Number 8 on this Cracked PhotoPlasty article made me wonder - what would happen to an unprotected smartphone on the moon?

  • $\begingroup$ Could you please be more specific? Is it about being exposed to vacuum, or temperature, ...? $\endgroup$
    – mins
    Mar 6 '15 at 23:49
  • $\begingroup$ Answers for both would be interesting. This is just an idle question. $\endgroup$
    – Joe L.
    Mar 6 '15 at 23:55
  • $\begingroup$ Day side or night side? $\endgroup$ Mar 7 '15 at 0:05
  • $\begingroup$ Day side or night? If you're talking the solar effects in the smart phone then the moon doesn't have a dark side! That's only the way we see it. $\endgroup$
    – ThePlanMan
    Mar 7 '15 at 1:16

Meaningful differences between Earth surface environment and Moon surface:

No atmosphere:

  • Heat cannot be dissipated by convection. The temperature due to the components will increase. The battery (lithium) may explode above 80°C.
  • Screen may be difficult to read, because the light will be bright (directly exposed to the Sun).

No radiation protection:

  • Chips are sensitive to radiation and may be disturbed. This is because insulation/conduction state in semi-conductors will be disrupted by the energy from the ionized particles and electromagnetic radiation) Reboot may be required frequently. Chips may also be destructed. Normally chips used in space are hardened to sustain ionizing radiation.

Gravity 1/6th on the Moon:

  • Gravity and acceleration sensors will be inaccurate.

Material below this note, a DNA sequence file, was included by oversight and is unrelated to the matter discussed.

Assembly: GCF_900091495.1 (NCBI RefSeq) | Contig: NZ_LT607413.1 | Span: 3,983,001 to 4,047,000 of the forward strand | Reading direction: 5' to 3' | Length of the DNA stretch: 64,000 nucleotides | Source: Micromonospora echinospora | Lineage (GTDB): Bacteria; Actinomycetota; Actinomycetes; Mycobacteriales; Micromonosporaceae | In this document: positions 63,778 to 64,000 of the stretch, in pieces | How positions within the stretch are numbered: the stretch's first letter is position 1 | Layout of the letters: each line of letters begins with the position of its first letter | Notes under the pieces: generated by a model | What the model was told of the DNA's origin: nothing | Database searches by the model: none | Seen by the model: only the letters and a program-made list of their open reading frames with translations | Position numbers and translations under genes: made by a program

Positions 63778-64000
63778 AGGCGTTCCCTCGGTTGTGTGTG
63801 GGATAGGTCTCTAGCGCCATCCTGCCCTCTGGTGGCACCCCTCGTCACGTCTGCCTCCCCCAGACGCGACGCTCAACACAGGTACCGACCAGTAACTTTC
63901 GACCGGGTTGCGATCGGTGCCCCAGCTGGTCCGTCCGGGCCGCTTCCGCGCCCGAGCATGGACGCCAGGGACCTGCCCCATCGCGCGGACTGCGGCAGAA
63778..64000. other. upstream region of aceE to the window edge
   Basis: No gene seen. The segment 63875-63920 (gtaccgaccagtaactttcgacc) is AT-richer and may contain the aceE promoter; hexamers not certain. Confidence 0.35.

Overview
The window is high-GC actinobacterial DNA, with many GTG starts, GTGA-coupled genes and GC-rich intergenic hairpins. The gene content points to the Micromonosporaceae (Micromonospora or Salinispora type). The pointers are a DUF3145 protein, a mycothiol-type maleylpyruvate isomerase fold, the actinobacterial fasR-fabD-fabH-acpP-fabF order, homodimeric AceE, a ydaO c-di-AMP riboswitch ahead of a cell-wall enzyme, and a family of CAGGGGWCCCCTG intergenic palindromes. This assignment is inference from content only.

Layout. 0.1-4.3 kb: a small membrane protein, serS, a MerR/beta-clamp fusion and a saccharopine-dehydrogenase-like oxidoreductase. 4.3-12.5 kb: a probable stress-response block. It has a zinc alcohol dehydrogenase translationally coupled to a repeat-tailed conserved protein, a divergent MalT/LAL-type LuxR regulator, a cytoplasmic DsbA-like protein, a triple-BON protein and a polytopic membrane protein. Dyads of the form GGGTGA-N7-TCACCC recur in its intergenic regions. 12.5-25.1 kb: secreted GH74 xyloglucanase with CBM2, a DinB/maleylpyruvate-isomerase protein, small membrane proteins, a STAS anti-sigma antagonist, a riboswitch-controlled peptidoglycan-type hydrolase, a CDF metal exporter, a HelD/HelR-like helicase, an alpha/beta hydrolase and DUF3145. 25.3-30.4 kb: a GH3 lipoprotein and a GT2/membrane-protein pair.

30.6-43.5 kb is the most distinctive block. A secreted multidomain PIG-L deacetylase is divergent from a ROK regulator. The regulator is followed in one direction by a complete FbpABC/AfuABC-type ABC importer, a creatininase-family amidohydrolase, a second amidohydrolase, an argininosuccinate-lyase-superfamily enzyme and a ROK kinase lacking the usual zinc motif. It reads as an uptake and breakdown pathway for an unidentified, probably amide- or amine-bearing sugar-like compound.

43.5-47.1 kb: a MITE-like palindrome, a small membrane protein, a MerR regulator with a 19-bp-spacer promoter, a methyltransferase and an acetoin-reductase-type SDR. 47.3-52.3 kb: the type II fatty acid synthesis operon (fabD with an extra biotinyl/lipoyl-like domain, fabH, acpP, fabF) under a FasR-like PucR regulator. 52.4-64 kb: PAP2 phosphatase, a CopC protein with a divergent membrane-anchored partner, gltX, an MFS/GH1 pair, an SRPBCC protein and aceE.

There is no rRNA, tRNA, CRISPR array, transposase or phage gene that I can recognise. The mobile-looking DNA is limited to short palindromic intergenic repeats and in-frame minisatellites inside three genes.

No GPS, no wifi, no network:

  • Location cannot be determined.
  • Communications cannot be established.

Devices used on the Moon will experience the same constraints that on board satellites and space probes.

  • 2
    $\begingroup$ Its obvious, but you could point out that the microphone and speaker wont work (well), because sound can only be transmitted by touch. $\endgroup$ Mar 7 '15 at 0:36
  • $\begingroup$ Would vacuum affect the glue and plastic? $\endgroup$
    – Joe L.
    Mar 7 '15 at 0:40
  • $\begingroup$ @Rikki-Tikki-Tavi. Yep, very good point! Sound propagation requires a medium. But has the user must have a helmet, it would be difficult to get something from the speaker, or the mike. $\endgroup$
    – mins
    Mar 7 '15 at 0:40
  • $\begingroup$ @JoeL. Together with the intense radiation, eventually, yes. $\endgroup$ Mar 7 '15 at 0:40
  • $\begingroup$ @JoeL. Vacuum will not break plastic (which will only release gases), but high energy particles (e.g. from the Sun) will definitely degrade plastic and glue. $\endgroup$
    – mins
    Mar 7 '15 at 0:42

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